This piece is part of our Mental Health Month blog series, where we highlight and explore lesser-known mental health challenges. Here’s Dakota’s experience with and perspective on Attention-Deficit/Hyperactivity Disorder.
There is a specific image associated with Attention Deficit Hyperactivity Disorder, a stereotype. It’s often the first-grader, unable to focus during reading time. The second-grader who can’t stop running around when they are meant to sit still. I truly bought into this stereotype—a lot of people do—that’s why no one even entertained the notion that I could have ADHD, too.
High school was a living hell. The worst years of my life, and no, I am not being melodramatic. Nearly half of my freshman year was spent in emergency rooms, sick bays, my bed, or hiding in the school toilets. I wanted to be anywhere but there. I was the girl who cried in the bathroom during lunch. I was the girl who everyone whispered about. I was the girl who wanted to disappear. The girl who desperately wanted to die.
On top of this, and other things, I was also the girl who got bullied by her teachers. I never knew my daydreaming was such a problem until I got to high school. One moment I’m in history class, the next I’m fantasizing about life after high school. Those daydreams felt like they had lasted a few seconds or so, but in reality, it had been ten minutes. These in-school daydreams were often interrupted by me being yanked off my comfortable cloud and interrogated about what the lesson plan had covered.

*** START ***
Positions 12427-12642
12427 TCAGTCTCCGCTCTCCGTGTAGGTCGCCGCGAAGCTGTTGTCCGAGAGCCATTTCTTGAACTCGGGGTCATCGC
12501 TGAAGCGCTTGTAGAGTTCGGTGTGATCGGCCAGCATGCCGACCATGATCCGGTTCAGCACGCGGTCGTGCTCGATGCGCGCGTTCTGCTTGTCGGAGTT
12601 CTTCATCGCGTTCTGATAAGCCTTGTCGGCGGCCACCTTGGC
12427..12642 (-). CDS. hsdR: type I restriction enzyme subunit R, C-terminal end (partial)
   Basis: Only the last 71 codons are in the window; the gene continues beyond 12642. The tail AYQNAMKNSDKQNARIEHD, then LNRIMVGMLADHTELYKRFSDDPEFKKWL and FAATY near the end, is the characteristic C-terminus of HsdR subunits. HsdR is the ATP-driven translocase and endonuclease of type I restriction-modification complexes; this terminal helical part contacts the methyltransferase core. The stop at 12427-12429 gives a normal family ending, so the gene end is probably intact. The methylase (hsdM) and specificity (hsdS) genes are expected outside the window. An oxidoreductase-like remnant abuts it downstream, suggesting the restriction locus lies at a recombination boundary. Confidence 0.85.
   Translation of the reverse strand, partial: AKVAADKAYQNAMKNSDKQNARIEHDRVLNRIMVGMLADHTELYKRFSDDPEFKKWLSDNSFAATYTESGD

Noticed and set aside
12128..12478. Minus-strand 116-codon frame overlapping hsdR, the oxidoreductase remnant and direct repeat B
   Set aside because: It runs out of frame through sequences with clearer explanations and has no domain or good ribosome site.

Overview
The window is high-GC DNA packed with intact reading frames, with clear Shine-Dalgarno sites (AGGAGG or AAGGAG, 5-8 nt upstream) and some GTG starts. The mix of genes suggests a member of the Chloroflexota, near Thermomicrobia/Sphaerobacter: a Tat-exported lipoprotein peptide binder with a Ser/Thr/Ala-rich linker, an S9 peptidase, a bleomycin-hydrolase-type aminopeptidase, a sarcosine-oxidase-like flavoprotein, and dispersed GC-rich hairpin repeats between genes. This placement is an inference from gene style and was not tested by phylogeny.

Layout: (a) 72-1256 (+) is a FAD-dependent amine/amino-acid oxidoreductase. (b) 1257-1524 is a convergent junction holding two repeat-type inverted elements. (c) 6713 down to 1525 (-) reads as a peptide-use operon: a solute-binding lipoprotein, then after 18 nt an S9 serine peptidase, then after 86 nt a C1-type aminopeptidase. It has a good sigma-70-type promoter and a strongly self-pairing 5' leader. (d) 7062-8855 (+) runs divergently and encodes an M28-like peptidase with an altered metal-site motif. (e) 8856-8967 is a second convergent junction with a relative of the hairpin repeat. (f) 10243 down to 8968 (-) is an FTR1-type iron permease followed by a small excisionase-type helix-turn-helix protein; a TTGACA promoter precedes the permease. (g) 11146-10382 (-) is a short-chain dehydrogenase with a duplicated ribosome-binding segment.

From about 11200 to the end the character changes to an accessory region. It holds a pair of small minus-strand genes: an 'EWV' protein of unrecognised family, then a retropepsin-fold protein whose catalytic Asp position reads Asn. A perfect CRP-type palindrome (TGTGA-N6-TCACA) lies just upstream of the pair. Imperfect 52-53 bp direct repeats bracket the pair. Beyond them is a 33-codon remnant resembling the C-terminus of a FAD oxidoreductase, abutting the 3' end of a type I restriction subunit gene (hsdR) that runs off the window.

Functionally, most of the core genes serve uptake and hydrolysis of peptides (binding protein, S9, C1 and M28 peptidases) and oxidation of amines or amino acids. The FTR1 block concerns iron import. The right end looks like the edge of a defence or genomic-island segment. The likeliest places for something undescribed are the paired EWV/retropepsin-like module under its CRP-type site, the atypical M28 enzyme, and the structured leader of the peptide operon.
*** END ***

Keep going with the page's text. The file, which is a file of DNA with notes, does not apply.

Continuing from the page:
It wasn’t just this though. I couldn’t keep up with homework or assignments. I couldn’t focus during tests and exams, rushing towards the end and always running out of time. I was labeled as “stupid” and “lazy.” No one believed that I was working hard because I had to work three times harder than my classmates just to get average results.
I begged my mom to let me get tested. When she said yes, I went to my psychologist, asking her if she thought there was a chance. Five minutes into a two-hour-long test, she knew the answer. I had ADHD, and as it turns out, compulsive behavior is a symptom in teenage and adult ADHD—of which I am the queen.
I was 17 the day I was diagnosed. I cried my eyes out, repeating the words: “I told you.” Before then, my teachers, except one, were convinced I would never pass. And exactly one year later, following that diagnosis and the start of treatment, I was awarded for improving by over 20%.
I realize now that a lot of my experiences with depression and anxiety stemmed from ADHD. I believed I was a failure, I thought I was stupid, I didn’t want to be in school because I feared I’d be made to look like a fool in front of the entire class.
Due to my own experience, I now advocate for early ADHD diagnosis. One of the most important things a person can learn is self-confidence. If you don’t believe in yourself, the darkness takes over. It will exploit any insecurities you may have and amplify them. Believing that you are not capable of doing things, only leads to the belief that you are not worthy.
No, I did not flourish in high school. I was the girl that would have been voted as “The One Most Likely To Never Succeed.” But that didn’t happen. ADHD doesn’t mean you lack intelligence, on the contrary, your brain just moves too fast for you to grasp certain things.
My diagnosis wasn’t a death sentence—it set me free.
Your diagnosis is not the end of your story. Healing and treatment are still possible. We encourage you to use TWLOHA’s FIND HELP Tool to locate professional help and to read more stories like this one here. If you reside outside of the US, please browse our growing International Resources database. You can also text TWLOHA to 741741 to be connected for free, 24/7 to a trained Crisis Text Line counselor. If it’s encouragement or a listening ear that you need, email our team at firstname.lastname@example.org.